The human tendency to postpone and procrastinate is at times breathtaking. It can also be fatal.
Now that Americans are starting to believe that COVID-19 variations can be more efficiently lethal, hundreds of thousands of us are finally getting vaccinated. For some, they will have delayed too long.
A 39-year-old father in Florida, a father of five, died last month from the virus. Before he died, he texted, “I should have gotten the damn vaccine.”
We all do this, putting off a task or a decision, despite warnings that delay may be harmful. Often these might be small decisions — renewing a license, filling a prescription, writing a term paper. The penalty may be small, the punishment minor.
But sometimes our tendency to delay can be much riskier.
An article in Foreign Affairs magazine titled “The Forever Virus” attempted to recommend “a strategy for the long fight against COVID-19.” It was no surprise that a pandemic struck. Experts had been warning us.
Yet the failures of world leaders to rally effectively against the virus in its early stages has now left us in danger of multiple variants that may be even more deadly than the delta variant currently forcing us all back into masks.
The article’s authors call for a “system reboot,” including a “global health threats council” and a greater investment in testing and vaccines that will be able to address the worldwide need for both. “Figuring out how to” address this pandemic and prepare for the next one “might be the most meaningful challenge of our lifetime,” they conclude.
Can we rise to the occasion?
In some ways, the collapse of the Florida condominium at Surfside in June seems a tragic metaphor for our current state of vacillation and avoidance.
The video of the building collapsing in the middle of the night as residents slept unawares in their beds is the stuff of nightmares. And yet this unpredictable horror was in fact predicted. Media reports confirmed that there had been multiple warnings of danger.
The Washington Post reported that “debate over the cost and scope of the work … dragged out preparations for the repairs for three years.”
“Despite increasingly dire warnings from the board, many condo owners balked at paying for the extensive improvements.”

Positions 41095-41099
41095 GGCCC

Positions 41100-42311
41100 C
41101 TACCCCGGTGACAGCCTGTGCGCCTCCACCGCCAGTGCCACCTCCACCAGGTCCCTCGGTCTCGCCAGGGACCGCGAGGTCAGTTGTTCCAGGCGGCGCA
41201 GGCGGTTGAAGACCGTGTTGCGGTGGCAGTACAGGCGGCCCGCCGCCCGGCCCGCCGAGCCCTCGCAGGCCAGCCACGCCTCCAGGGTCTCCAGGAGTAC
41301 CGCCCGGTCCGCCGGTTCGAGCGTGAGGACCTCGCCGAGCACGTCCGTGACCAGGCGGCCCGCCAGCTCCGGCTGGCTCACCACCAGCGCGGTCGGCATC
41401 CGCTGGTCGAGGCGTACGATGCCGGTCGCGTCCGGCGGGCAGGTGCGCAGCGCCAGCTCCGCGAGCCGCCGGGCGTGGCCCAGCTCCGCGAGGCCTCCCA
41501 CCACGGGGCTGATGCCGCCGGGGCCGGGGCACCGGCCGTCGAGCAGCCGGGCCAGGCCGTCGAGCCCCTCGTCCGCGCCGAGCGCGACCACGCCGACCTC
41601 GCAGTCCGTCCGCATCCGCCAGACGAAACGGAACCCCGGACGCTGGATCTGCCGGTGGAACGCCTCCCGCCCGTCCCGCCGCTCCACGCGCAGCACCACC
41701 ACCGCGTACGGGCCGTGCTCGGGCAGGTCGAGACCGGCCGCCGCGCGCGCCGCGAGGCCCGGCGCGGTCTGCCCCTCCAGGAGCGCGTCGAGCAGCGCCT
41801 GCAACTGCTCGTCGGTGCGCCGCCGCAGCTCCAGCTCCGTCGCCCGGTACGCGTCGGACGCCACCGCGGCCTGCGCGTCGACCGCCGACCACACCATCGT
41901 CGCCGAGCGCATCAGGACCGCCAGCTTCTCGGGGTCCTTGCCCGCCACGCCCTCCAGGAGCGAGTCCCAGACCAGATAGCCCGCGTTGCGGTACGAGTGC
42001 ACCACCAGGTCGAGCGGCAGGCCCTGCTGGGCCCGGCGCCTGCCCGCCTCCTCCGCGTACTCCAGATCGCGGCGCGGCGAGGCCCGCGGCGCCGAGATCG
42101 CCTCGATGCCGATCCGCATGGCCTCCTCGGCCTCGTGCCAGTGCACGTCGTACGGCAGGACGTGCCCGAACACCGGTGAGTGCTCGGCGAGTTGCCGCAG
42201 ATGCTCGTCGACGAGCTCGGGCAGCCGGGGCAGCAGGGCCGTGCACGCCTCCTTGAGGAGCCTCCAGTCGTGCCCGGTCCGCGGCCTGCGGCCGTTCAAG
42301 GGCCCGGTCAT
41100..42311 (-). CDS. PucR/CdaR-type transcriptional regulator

Delay was the preferential option until it was too late.
Reading about the Surfside tragedy, I thought of climate change. Humanity has had decades of warnings. The scientific evidence may have been tenuous at first, but it has become increasingly clear and increasingly dire.
Now we are seeing “storms of the century” and “fires of the century” every year. Beyond our shores, we are seeing droughts in Africa and the Middle East, while Siberia and the Arctic thaw. The warnings are growing starker, and yet we vacillate. Like the condo residents, we debate the scale of the problem and the cost of the solution.
The church’s social teachings on the common good are needed now more than ever, as humanity struggles to think beyond its own immediate desires and comfort.
At this providential moment in human history, we have a pope who has made this message forcefully. In his encyclical “Laudato Si’,” Pope Francis appeals for all humanity “to protect our common home.” He challenges us to “regain the conviction that we need one another, that we have a shared responsibility for others and the world.”
The problems we face at times seem overwhelming. We procrastinate out of fear and, sometimes, indifference. The voice of the church is needed now not only to challenge us, but to provide a sense of hope that we can meet the challenge together.
Erlandson, director and editor-in-chief of Catholic News Service, can be reached at email@example.com.
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